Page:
Bomhoff v. Nelnet Loan Services, Inc., 92,112

CourtUnited States State Supreme Court of Kansas
Writing for the CourtNUSS, J.
Citation279 Kan. 415,109 P.3d 1241
Docket NumberNo. 92,112,92,112
Decision Date22 April 2005

279 Kan. 415
109 P.3d 1241


No. 92,112

Supreme Court of Kansas.

Opinion filed April 22, 2005.

Phillip L. Turner, of Turner & Turner, of Topeka, argued the cause, and Dan E. Turner, of the same firm, was with him on the brief for appellant.

Kurt D. Maahs, of Morrow, Willnauer & Klosterman, L.L.C., of Kansas City, Missouri, argued the cause, and was on the brief for appellee.

The opinion of the court was delivered by


Jennifer Bomhoff sued Nelnet Loan Services, Inc., (Nelnet) for conversion, fraud, breach of contract, and violations of the Kansas Consumer Protection Act (KCPA), K.S.A. 50-623 et seq., because of Nelnet's actions regarding her student loan. Specifically, she alleged that Nelnet acted contrary to her written instructions to apply all of a $1,000 prepayment to the loan principal by instead first applying $193.40 to accrued interest, with the balance to principal. The district court granted Nelnet's motion for summary judgment on all causes of action. Bomhoff appealed, and

279 Kan. 416
this court transferred the case from the Court of Appeals pursuant to K.S.A. 20-3018(c)

The sole issue on appeal is whether the district court erred in granting summary judgment to Nelnet. We hold the court did not err, and its judgment is affirmed.


The material facts are not in dispute. On June 16, 1997, Bomhoff signed a Consolidation Loan Application / Promissory Note (the Note) to consolidate her student loans with Nelnet. The Note included a section titled "Promise to Pay," which stated:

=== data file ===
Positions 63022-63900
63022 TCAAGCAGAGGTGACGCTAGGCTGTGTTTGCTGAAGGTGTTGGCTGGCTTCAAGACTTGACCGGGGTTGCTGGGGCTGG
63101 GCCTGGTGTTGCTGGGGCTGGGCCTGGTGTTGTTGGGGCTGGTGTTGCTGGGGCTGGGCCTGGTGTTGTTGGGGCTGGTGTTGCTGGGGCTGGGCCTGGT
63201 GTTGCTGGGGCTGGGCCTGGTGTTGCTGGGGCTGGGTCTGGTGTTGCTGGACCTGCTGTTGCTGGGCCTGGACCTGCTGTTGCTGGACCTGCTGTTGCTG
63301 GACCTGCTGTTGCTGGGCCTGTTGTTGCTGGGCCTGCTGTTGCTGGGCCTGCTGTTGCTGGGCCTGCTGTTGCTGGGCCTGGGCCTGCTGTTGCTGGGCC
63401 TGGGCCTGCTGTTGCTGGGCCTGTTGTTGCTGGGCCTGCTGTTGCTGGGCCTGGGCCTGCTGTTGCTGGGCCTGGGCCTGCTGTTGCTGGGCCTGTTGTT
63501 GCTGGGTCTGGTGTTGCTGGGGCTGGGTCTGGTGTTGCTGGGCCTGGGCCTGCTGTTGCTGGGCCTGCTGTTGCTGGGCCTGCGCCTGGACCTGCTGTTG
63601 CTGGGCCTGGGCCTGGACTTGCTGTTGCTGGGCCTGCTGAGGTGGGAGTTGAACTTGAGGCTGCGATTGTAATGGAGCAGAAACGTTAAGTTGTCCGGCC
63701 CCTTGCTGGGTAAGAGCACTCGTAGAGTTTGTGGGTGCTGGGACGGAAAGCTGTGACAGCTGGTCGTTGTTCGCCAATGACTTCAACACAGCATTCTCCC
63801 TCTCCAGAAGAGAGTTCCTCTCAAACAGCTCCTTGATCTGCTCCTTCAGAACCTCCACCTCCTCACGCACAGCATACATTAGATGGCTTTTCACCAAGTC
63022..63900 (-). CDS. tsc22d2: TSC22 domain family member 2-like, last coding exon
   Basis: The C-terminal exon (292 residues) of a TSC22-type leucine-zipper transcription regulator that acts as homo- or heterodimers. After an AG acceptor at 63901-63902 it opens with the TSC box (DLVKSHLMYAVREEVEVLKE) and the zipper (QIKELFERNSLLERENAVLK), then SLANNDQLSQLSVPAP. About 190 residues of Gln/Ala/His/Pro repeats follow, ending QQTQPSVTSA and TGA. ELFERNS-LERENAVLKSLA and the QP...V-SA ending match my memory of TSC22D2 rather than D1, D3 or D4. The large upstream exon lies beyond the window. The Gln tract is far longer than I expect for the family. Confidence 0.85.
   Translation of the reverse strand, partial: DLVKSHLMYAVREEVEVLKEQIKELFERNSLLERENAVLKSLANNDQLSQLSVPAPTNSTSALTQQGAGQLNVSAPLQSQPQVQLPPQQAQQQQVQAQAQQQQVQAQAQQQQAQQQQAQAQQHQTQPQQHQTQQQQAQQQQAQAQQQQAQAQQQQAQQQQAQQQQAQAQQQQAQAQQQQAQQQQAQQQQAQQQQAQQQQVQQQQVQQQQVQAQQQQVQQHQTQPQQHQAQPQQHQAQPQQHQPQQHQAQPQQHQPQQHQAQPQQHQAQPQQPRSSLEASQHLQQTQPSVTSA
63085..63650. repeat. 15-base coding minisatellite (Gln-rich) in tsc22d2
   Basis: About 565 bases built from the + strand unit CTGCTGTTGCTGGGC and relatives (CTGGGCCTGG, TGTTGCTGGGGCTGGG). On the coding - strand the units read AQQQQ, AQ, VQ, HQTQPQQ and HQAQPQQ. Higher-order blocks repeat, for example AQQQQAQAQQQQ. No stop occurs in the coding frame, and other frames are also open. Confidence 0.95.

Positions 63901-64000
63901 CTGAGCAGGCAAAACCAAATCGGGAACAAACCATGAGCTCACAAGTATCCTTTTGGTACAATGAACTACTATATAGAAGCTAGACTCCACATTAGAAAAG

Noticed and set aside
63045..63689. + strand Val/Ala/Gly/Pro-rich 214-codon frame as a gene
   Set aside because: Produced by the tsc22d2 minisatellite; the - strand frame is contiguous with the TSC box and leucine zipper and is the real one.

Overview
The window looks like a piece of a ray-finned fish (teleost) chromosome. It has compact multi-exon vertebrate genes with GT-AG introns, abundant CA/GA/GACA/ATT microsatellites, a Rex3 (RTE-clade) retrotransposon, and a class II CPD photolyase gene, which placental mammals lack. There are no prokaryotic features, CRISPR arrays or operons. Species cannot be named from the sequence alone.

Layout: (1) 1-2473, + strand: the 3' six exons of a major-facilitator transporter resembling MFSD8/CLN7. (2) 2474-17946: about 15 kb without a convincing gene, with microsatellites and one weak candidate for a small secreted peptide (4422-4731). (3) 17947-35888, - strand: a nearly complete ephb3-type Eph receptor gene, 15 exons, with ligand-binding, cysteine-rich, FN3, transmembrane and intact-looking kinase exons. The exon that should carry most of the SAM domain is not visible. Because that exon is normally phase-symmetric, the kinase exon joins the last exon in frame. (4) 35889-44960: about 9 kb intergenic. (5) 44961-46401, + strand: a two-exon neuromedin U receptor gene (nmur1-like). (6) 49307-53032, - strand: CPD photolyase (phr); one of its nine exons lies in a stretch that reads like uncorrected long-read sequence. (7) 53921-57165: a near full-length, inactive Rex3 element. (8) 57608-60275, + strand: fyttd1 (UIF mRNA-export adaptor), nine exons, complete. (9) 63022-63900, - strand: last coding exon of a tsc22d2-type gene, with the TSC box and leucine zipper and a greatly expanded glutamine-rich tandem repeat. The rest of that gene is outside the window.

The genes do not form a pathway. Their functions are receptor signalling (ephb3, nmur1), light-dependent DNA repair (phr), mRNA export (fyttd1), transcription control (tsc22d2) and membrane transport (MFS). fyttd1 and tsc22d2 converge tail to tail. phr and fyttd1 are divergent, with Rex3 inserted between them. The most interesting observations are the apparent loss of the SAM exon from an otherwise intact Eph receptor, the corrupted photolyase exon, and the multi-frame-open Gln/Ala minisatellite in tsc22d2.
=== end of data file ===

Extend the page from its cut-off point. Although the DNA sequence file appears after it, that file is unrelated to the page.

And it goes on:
"13. PROMISE TO PAY: I promise to pay to the order of the lender named below such loan amount as is advanced on my behalf, plus simple interest on the unpaid principal balance at the rate described on the reverse side of this note. I will pay such amount in accordance with the Disclosure Statement and Repayment Schedule which will be furnished to me at the time my present obligations are discharged."

The Note also contained the following provisions:

"I understand that the lender has applied for guarantee coverage of this loan through the Nebraska Student Loan Program, Inc. and because of this, the loan is subject to, and the terms of this Promissory Note will be interpreted, in accordance with Title IV, Part B of the Higher Education Act of 1965, as amended, (the "Act"), federal regulation adopted under the Act, and the Rules and Regulations of NSLP. To the extent not governed by federal law, this Note shall be governed by the laws of the jurisdiction in which the lender is located.
"I understand that I will receive a Disclosure Statement and Repayment Schedule which will identify my actual Loan Amount (as determined by the lender), interest rate, fee amounts, due dates and itemization of loans consolidated. This will be provided to me at the time my present creditors have discharged my obligations on the loans selected for consolidation. If after receiving my Disclosure Statement and Repayment Schedule I have any questions concerning the information contained in this Note, I will contact the lender. If the information on the Disclosure Statement conflicts with the Application/Promissory Note, the Disclosure Statement and Repayment Schedule shall be controlling.
. . . .
"At my option and without penalty, I may prepay at any time all or any part of the unpaid principal balance of the Note. In the event of prepayment, I will be
279 Kan. 417
entitled to a refund of any unearned interest which I have paid. The amount of any such rebate will be computed by the same method by which interest payments were computed." (Emphasis added.)